Beautiful, sophisticated women are all over Oscar Grubman. He is sensitive and compassionate, speaks French fluently, is passionate about Voltaire, and thinks the feature that tells the most about a woman is her hands. On the train home from Chauncey Academy for the Thanksgiving weekend, Oscar confides in his best friend that he has plans for this vacation--he will win the heart of his true love. But there is one major problem--Oscar's true love is his stepmother Eve. Oscar is certain that he could be a better mate to Eve than his work-obsessed father. He fails to win Eve's heart and is consequently dejected. Oscar's path to his true love is further crossed by Diane, Eve's best friend who, one night while wearing Eve's borrowed perfumed scarf, offers him temporary comfort in an unconventional tryst. For Diane, Oscar fills a void in her life. For Oscar, Diane is somewhat of a distraction, as his continued pursuit of Eve leads to an unexpected resolution.Written by
Sujit R. Varma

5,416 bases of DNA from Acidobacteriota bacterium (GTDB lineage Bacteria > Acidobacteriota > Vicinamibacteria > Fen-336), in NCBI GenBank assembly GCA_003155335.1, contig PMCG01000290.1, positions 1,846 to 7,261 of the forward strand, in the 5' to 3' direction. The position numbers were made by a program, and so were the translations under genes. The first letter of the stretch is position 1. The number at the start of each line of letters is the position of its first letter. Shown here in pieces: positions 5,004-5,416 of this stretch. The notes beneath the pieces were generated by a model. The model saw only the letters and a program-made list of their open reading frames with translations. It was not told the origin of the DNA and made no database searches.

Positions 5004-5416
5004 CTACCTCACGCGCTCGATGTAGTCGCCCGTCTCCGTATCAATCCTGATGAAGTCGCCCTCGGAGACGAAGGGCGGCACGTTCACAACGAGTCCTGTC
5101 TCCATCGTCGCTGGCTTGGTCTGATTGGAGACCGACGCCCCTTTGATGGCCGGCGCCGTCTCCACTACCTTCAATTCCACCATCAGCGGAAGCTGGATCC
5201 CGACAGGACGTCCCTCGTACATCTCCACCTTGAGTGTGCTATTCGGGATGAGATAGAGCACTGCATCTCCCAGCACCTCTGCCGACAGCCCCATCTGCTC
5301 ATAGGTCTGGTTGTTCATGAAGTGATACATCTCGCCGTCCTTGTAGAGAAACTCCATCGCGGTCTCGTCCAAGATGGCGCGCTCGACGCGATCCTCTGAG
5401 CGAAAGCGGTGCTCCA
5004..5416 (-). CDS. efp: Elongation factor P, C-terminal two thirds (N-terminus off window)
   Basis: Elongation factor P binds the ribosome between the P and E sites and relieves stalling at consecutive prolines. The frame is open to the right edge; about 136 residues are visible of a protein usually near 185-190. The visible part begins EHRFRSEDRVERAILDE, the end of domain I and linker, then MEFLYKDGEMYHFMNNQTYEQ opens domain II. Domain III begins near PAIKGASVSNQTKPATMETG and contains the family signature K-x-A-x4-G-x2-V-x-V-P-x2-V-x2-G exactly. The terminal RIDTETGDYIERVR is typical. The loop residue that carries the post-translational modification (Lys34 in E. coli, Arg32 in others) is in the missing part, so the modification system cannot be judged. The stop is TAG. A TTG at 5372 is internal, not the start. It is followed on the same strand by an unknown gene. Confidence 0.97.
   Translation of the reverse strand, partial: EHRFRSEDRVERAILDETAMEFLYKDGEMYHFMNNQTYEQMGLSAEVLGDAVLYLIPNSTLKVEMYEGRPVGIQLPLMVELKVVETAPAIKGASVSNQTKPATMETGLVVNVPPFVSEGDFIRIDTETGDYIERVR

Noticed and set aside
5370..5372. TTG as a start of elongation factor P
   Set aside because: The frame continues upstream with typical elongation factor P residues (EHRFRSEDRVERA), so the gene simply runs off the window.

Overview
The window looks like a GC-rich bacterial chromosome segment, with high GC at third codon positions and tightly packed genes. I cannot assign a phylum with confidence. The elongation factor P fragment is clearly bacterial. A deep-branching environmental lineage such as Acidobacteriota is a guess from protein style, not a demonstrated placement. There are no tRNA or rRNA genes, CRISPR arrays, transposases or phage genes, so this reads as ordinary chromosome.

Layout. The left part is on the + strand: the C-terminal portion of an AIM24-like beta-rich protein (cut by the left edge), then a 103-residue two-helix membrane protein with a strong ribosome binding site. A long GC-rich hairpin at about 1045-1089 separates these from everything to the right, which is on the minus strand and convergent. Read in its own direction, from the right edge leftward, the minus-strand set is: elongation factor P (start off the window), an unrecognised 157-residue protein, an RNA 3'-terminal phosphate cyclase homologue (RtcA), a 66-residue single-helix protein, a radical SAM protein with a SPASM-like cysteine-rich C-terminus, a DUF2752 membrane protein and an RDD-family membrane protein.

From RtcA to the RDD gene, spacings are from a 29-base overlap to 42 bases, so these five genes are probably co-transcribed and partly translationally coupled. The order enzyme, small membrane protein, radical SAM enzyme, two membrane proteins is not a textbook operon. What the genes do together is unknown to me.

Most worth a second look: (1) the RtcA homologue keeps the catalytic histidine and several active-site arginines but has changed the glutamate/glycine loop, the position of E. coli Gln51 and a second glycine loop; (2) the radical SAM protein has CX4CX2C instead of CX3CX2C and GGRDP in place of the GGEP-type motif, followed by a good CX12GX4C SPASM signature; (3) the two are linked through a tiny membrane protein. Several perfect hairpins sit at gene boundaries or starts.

TADPOLE (2002) ** Sigourney Weaver, Aaron Stanford, Bebe Neuwirth, John Ritter, Robert Iler, Kate Mara, Adam LeFevre, Peter Appel, Alicia Van Couvering, Hope Chernov, Debbon Ayer, Ron Rifkin. Indie hit at Sundance doesn't always mean surefire instant classic as proven in this precious mix of `The Catcher in the Rye' meets `Rushmore' via `The Graduate': snob prep schooler Stanford (suggesting Topher Grace's lethargic brother) returns to his Upper West Side environs for Thanksgiving break to announce his long-hidden secret to his step mother (Weaver): he loves her. Along the way instead he's detoured into a troubling one-nighter with her best friend (Neuwirth, the true saving grace of this overrated film) who proves to be a problem with his desire to come clean about his notions of what love is. Weaver's talent is muted here but Ritter provides some much needed comic relief in one of cinema's best 'choke takes' ever seen. The biggest setback of this otherwise tedious debut by director Gary Winick (who collaborated with his writers Niels Mueller and Heather McGowan) is its anti-hero being such a one-note faux intellectual spouting quotes form Voltaire and pretending not to like girls his age (notably the fetching Mara) that one wants to ring his neck from frustration of his dreadful putting on airs. Why anyone would find him attractive is beyond me since he is a total turn off socially; speaking French only hastens the matter! What could've been a slice of a John Updike short story in its approach fails in its myopic assumption of creating a cult hero like Benjamin Braddock or Holden Caulfield.
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